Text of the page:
Scripture: Jonah 1, 2, 3
Sermon Audio: https://clyp.it/nxem24gr
Jonah, whose name means “dove”, was the first foreign missionary recorded in the Bible.
When the sailors question Jonah in the midst of the storm, they specifically ask him what HE did. He replies with who he is and who he serves. Their terrified response was: “What have YOU DONE?!” They do not blame God; they blame Jonah. And he doesn’t dispute this; he admits that it is his fault and he is to blame.
Jonah willingly sacrifices himself to save these other sailors; he had not idea if God would save him or not. Why should God? God had asked him to speak on His behalf and he turned his back and ran away.
The sailors at first refuse to sacrifice Jonah; they are afraid to harm this man on whom God obviously had His hand. They even ask God to forgive them for what they assumed would be taking his life in throwing him overboard.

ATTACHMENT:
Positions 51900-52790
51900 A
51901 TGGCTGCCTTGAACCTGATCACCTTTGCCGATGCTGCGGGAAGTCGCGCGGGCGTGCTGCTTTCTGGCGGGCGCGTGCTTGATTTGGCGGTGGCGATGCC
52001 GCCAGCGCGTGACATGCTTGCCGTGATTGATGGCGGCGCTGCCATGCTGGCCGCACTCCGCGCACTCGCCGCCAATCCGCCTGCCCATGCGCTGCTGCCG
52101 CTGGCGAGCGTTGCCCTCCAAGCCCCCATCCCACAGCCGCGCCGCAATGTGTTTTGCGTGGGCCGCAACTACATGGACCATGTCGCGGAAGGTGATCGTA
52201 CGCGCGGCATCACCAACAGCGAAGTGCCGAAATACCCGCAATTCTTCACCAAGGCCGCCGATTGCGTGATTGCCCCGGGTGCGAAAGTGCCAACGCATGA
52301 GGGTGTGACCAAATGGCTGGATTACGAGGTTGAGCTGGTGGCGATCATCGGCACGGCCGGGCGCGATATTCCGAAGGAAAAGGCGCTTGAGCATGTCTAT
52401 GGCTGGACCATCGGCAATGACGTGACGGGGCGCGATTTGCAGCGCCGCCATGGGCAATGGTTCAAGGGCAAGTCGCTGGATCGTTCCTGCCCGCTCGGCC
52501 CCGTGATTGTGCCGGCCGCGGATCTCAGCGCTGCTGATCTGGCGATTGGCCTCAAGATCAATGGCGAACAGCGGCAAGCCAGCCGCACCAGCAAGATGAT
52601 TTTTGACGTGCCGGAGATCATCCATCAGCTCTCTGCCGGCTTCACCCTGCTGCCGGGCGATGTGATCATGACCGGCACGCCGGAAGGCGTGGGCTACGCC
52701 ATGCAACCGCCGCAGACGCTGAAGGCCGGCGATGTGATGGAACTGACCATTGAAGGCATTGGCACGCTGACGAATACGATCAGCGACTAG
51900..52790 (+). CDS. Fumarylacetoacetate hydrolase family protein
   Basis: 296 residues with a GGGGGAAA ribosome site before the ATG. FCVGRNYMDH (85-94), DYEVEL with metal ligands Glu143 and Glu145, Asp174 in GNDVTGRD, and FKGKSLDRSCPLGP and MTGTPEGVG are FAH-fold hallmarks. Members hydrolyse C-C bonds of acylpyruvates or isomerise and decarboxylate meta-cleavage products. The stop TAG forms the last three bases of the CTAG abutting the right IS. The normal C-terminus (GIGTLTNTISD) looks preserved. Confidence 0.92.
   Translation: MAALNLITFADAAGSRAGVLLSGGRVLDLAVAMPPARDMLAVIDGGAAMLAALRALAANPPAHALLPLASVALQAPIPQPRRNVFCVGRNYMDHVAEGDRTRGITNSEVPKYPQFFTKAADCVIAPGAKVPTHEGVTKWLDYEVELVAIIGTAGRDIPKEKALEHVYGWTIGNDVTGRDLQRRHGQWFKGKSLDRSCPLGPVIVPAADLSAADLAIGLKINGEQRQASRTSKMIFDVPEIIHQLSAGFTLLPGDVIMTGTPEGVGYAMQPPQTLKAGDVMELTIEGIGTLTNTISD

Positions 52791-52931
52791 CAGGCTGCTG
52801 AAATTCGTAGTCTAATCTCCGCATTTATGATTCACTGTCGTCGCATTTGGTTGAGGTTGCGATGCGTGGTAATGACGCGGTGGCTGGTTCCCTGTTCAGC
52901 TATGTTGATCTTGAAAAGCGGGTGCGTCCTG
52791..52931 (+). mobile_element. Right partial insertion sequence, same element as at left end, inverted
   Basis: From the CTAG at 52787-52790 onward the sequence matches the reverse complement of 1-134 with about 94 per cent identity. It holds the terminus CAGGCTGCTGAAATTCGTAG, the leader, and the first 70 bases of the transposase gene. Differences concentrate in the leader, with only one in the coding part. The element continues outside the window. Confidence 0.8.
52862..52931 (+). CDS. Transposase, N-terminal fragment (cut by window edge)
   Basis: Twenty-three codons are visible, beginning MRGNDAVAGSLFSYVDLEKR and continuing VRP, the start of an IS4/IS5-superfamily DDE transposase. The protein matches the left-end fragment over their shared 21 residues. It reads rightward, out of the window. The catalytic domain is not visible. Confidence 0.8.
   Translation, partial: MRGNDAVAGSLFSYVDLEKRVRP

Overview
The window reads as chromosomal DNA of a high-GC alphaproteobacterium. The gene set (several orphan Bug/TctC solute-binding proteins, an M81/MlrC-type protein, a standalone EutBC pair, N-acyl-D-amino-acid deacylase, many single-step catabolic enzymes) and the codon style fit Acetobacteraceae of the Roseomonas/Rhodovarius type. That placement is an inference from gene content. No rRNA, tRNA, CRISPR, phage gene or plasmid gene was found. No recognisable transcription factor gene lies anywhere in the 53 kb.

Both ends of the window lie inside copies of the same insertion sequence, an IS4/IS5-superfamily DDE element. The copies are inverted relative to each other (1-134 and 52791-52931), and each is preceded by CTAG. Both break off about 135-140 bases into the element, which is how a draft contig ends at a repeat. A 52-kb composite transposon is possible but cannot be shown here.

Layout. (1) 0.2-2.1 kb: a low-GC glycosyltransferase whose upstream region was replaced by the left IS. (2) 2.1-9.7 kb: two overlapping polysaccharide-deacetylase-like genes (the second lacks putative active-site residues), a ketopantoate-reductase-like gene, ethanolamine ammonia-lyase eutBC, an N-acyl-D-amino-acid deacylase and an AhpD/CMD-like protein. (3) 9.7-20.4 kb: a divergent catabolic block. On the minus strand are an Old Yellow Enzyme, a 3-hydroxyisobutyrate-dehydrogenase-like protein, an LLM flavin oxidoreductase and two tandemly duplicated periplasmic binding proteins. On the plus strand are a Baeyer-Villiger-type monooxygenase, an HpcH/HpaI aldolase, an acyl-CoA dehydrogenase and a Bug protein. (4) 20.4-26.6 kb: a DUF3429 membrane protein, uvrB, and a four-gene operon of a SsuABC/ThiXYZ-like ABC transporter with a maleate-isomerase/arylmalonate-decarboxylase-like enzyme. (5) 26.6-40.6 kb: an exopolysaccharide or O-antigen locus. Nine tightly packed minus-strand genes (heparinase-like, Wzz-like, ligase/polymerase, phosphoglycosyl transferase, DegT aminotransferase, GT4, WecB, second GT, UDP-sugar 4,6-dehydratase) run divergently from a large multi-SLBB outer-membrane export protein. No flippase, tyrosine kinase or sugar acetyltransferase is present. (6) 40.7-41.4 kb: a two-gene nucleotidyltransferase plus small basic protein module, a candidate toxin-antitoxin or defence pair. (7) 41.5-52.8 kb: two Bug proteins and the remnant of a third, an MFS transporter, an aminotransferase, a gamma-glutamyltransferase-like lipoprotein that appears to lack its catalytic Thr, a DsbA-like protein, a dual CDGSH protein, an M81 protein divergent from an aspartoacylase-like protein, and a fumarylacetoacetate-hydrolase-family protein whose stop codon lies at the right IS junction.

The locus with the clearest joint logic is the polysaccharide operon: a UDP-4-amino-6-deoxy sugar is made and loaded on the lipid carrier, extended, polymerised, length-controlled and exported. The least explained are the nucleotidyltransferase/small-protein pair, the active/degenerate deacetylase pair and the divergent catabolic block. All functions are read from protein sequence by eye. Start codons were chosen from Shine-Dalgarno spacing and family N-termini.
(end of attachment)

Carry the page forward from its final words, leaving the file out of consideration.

God used Jonah’s disobedience to show Himself to these sailors and gather them in to Him in faith.
Even though Jonah was in the midst of disobedience, his failure was why these men turned to the Lord. God’s power and presence was made manifest to these men through Jonah’s disobedience but honesty.
God let Jonah sit in time-out in that fish’s belly until he remembered just what he needed to do: pray and obey.
God, however, did not drop Jonah in Nineveh afterward. Jonah still had to go. He’d prayed, asked forgiveness, but he still had to obey.
Jonah was right: one man against Nineveh could do absolutely nothing. Only God can do the work of God. But God is also the only one Who knows exactly who He needs to do that work with. None of us know better than Him, even when we are sure that we do. He’s not asking us to do the work; He’s going to with or without us. But He wants us to work with Him, to live Him out in our lives.